Except that I cleared our junk room and have now set it up as hubs’ treatment space. Which is great, but premature, considering he’s not quite licensed in Virginia yet. Even though he is, in Wisconsin. Like I said… administrivial hoops to jump through. The nice thing about having done that work is that the whole house feels more energized for not having things stuffed in that room willy-nilly for us to face “later”. It’s been on my long-term to-do list for about six months, so I’m completing at least part of my goal of finalizing our “move-in”.

I suspect part of the nudge to Just Doing It was getting the notification of the impending end of our USPS forwarding order. (We’ve really been here that long?!) And/or having received my MBA diploma in yesterday’s mail. (FINALLY!)

Whatever the case may be, it was good to check the task off my list. It was another¬† reflection of how internally focused the week was. Since KouKi seems to have grown up just enough to hold it through the night and let us know when she needs to go out–and the cold snap has frozen the yard sufficient that the dogs don’t come in looking like they’ve been mud wrestling–we’re starting to get more rest. It will be a while before that means I’m not a zombie–especially since it looks like we really are on a deathwatch for hubs’ cousin. There will be more emotional wounds to recover from in the near future.

At least settling more fully into our house gives me the roots and calm space that I have some hope of getting into a real routine. Soon. We’ll see whether that is this week or this month, but in the meantime, some of my ROW80 cohorts are still managing to accomplish what they’ve set out to do. Check back next week to see whether I’m back in the saddle again.

Lovely Blog Award

One Lovely Blog AwardMy author friend Jane Isaac nominated me for a Lovely Blog Award earlier this week. Since I need a writing exercise that keeps my keyboard fingers limber, I figure seven facts you (may or may not) know about me should constitute a simple challenge in my brain-dead state. (The rules indicate listing 7 facts and then tagging some fellow bloggers to ask them to do the same, so watch for the baton passing at the end.)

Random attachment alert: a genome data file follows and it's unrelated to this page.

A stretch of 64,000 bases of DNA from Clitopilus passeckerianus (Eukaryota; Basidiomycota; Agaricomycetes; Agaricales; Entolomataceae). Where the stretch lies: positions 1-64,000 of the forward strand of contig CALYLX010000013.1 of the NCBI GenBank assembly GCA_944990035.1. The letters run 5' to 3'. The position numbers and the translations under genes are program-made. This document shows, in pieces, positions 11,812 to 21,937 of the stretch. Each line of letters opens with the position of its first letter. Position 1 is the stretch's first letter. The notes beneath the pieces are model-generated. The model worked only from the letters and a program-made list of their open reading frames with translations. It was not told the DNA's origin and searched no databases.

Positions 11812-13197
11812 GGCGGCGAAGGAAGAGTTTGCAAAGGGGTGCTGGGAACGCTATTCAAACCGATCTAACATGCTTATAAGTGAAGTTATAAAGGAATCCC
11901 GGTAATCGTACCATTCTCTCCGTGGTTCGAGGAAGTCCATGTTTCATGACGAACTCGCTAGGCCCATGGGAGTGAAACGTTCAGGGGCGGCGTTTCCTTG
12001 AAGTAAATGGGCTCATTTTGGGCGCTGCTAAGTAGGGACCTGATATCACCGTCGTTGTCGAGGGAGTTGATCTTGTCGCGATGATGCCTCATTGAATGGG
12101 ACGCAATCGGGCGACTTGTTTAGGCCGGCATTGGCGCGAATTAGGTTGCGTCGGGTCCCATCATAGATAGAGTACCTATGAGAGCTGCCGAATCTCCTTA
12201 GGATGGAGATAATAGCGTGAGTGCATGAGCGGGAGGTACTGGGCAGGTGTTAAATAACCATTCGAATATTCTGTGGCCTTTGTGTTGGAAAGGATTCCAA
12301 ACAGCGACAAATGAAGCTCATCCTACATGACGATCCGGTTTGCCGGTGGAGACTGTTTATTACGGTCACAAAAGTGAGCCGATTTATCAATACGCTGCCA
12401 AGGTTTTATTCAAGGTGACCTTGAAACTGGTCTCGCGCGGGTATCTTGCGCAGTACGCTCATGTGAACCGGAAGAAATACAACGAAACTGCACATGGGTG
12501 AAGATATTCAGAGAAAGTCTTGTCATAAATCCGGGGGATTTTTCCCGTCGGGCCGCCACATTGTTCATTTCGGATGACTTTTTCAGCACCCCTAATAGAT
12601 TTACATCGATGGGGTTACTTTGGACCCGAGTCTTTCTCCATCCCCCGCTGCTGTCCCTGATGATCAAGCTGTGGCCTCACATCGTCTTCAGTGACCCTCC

1. I was born at the Ohio State University hospital, making me a Buckeye… but in name only, since we moved away before I was one year old.
  2. I first learned German when I was learning to speak–after we moved from Columbus to Kiel. I had this idea as a young girl, then, that I could speak German–which made for a rude awakening when we moved to Berlin when I was in 4th grade, and I was placed in a remedial German class.
  3. I made up for having forgotten so much by moving up to an intermediate German class halfway through 4th grade.
  4. I was in the double mother-tongue track by the time I was in 7th grade, meaning half my classes were taught in German–including French.
  5. I’m still fluent in French and German. And I have some rudimentary Russian, Mandarin Chinese, and Spanish skills.
  6. Because of my language abilities and international background I never expected to marry an American.
  7. Hubs (who was born and raised in the American heartland) and I celebrated our 17th anniversary Monday with a silly faces contest he documented in a series of selfies and made into a sweet (or goofy, depending on your point of view) movie.

Now for the taggees (if you’ll forgive the coinage): Rebecca Clare Smith (as if she hadn’t already answered enough questions), AK Anderson (because I may have wimped out on the Quest, but think her thoughts are worth soliciting), and Dionne Lister (since I haven’t asked her enough intrusive questions this week).